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Interview: I want to improve my fitness and go higher in the rankings, says Singapore Open winner B. Sai Praneeth

Sai Praneeth won the Singapore Open last week, beating compatriot Srikanth Kidambi.

Sai Praneeth (R) defeated fellow Indian Srikanth Kidambi (L) in the Singapore Open final 

Ace Indian shuttler Sai Praneeth clinched his first Super Series title, winning the Singapore Open with a nail-biting 55-minute triumph over fellow Indian Srikanth Kidambi in the final. While Sai was slightly jittery at the start, Srikanth cruised to an early lead in the first game, displaying his overhead sideline smashes and took the game, 21-17 in 19 minutes.

However, Sai responded well on going a game down and won the second game, 21-17. Sai’s dominant display of aggression, power and confidence helped him win the third game and the match, 17-21, 21-17, 21-12. He thus became the fourth Indian after Saina Nehwal, PV Sindhu and Srikanth to win a Super Series event.

Also Read: Singapore Open showed that Indian badminton is going up, says champion Sai Praneeth

Earlier in 2016, Sai Praneeth had won the Canada Open Grand Prix men’s singles title, which was his maiden Grand Prix title. He was also the runner-up in the Syed Modi International Open Grand Prix which was held this year.

Here are some excerpts from the conversation with Sai:

You defeated the legend Lee Chong Wei last year, then in July, you went on to win your first Grand Prix title in Canada, now you have won your maiden Super Series title in Singapore. How do you think your game has improved/evolved over the period? How would you describe this journey since last year?

I have beaten many top players around the world but never won a tournament because of my inconsistency. I won against Lee Chong Wei but lost in the very next match. Beating top players gives confidence but if you lose in the very next round it again makes you fall.

But this year, after Syed Modi International, I injured my shoulder and had to skip all England and Swiss Open. So I had enough time to train and regain my fitness. I have trained for two months and I believe that has helped me in being fit. When I got my confidence back on my fitness, I knew I would play well.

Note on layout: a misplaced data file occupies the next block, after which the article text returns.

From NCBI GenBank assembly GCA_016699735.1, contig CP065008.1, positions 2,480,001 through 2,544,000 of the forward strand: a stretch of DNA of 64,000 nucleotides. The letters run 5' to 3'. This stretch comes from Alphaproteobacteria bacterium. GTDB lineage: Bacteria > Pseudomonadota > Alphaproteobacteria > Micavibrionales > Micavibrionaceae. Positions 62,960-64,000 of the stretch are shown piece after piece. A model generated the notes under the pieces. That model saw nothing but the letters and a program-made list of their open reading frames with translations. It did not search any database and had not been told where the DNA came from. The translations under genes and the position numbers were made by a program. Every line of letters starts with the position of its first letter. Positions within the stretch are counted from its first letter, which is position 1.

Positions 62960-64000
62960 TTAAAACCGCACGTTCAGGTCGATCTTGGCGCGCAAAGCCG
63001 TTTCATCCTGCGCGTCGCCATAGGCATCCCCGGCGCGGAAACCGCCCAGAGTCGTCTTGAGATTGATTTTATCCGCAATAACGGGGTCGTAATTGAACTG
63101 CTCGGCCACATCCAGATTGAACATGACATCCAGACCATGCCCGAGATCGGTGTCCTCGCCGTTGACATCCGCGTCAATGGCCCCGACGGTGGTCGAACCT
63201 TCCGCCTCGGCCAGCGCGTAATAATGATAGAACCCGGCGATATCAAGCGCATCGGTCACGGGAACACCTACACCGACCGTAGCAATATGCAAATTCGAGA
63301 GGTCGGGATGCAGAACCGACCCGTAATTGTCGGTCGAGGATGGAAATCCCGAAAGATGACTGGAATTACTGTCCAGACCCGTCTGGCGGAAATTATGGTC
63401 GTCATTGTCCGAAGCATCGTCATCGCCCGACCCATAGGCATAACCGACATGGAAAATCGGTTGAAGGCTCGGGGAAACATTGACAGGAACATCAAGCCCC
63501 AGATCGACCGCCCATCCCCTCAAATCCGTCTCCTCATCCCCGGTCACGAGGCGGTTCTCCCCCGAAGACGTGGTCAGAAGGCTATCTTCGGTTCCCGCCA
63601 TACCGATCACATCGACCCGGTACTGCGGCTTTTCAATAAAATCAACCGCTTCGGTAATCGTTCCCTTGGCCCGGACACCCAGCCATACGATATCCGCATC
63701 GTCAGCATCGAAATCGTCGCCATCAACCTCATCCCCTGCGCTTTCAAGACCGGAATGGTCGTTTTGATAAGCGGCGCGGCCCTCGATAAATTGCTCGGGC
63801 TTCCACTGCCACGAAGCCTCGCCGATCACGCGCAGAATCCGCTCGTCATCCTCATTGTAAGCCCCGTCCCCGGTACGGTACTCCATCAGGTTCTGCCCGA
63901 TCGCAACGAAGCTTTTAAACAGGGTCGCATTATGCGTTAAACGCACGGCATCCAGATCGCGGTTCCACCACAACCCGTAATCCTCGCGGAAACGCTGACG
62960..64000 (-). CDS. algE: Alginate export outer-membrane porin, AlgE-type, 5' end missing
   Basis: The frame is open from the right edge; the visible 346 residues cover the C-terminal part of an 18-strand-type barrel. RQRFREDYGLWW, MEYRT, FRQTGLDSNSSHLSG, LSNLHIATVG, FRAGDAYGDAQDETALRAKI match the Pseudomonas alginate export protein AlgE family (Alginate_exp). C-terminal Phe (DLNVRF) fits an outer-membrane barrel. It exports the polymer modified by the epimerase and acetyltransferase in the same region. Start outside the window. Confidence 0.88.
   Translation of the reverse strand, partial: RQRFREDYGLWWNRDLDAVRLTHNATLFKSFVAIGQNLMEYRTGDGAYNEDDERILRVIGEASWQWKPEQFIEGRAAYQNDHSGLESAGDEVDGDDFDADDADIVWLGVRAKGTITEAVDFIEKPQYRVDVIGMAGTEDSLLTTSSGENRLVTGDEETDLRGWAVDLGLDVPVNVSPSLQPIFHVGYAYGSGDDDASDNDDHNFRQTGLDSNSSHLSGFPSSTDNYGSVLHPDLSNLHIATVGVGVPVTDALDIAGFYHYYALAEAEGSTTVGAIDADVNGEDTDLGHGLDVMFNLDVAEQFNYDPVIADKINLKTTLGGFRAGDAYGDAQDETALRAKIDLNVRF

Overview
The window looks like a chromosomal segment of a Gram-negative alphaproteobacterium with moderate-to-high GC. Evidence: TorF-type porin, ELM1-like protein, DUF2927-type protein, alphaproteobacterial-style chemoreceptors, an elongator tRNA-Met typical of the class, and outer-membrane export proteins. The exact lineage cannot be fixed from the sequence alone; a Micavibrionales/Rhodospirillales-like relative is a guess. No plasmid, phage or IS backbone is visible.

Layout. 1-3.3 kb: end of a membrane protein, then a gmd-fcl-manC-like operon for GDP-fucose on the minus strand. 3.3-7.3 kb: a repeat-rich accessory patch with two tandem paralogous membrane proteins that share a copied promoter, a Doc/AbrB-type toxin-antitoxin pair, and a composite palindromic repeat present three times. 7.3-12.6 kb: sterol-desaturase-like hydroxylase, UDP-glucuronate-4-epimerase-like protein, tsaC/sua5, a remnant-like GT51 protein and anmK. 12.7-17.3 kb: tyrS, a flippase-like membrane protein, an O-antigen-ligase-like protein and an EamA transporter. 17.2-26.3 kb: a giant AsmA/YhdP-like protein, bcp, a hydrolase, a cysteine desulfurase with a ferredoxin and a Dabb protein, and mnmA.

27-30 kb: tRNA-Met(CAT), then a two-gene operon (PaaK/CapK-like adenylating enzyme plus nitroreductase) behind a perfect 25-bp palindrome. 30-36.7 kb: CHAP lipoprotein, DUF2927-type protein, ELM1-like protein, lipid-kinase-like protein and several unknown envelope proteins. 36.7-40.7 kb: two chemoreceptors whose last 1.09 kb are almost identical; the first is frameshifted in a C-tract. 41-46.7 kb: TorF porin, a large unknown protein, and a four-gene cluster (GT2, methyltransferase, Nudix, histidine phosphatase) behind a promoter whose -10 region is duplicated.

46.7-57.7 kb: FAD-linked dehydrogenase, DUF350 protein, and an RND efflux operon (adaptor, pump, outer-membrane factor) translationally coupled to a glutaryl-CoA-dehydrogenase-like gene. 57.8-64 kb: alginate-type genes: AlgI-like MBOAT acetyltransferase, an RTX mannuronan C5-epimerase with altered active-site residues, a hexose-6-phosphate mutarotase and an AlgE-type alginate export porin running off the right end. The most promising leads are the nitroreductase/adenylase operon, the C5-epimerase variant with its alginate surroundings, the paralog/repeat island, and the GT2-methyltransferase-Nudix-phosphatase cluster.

Playing the final against a fellow Indian, with whom you have practised with numerous times, what was the pressure like? Moreover, you were down in the first set, how did you manage to make such a strong comeback?

It is always tough playing against a person with whom you practice almost every day. There was no pressure as such, but I knew how my game should be since it was the final. Yes, I lost in the first set and was down in the second set as well, but inside my mind, I was aware of the fact that something was going wrong.

I was hoping of getting back into rhythm. Later, as I was able to win points in the second game, I was able to play all my strokes perfectly on the court. Winning the second set was a huge confidence booster for me.

The crowd was very supportive in Singapore. How were you welcomed once you reached India?

Yes, in Singapore, there was a huge Indian crowd and they were very supportive. Their cheers really encouraged me to perform better. I think that had given me extra energy and confidence during my matches.

I got a good welcome here by my family members, friends and people from my academy (Pullela Gopichand Badminton Academy). It was really wonderful to see how proud everyone was feeling about me. I have received an enormous amount of love, wishes and appreciation from people all over the country.

Asian players like the Chinese are considered much stronger in this sport, even the Europeans have evolved out as strong opponents. Do you use different techniques to play against the Chinese as compared to the Europeans?

Sai Praneeth won the Canada Open Grand Prix in 2016

The Chinese are always strong, even the other Asians from Korea, Thailand, and Malaysia are strong too. There are many good European players from Denmark, Germany and England as well.  

But now, even the Indians are beating the top players which prove that Indian men’s singles standard has gone up. There are almost five Indian players in the World top 30, including me. I don’t have any specific techniques against each one of them but I tend to concentrate more on my fitness.

Has the Premier Badminton League helped you improve your game? If yes, how?

Yes, definitely. It is a great source of exposure for us. We are teamed up with players from different nations, we get to interact with them and learn many new techniques and strategies. Playing against the top players of the world is always good to improve our game and speed. We discover many new things and it is always exciting.

What are your personal goals for the upcoming years? What are the areas of improvement you are focusing on?

I will have to work more on my fitness. I am World No. 22 now and I am really very happy about that. I would definitely want to go ahead in the rankings as well.

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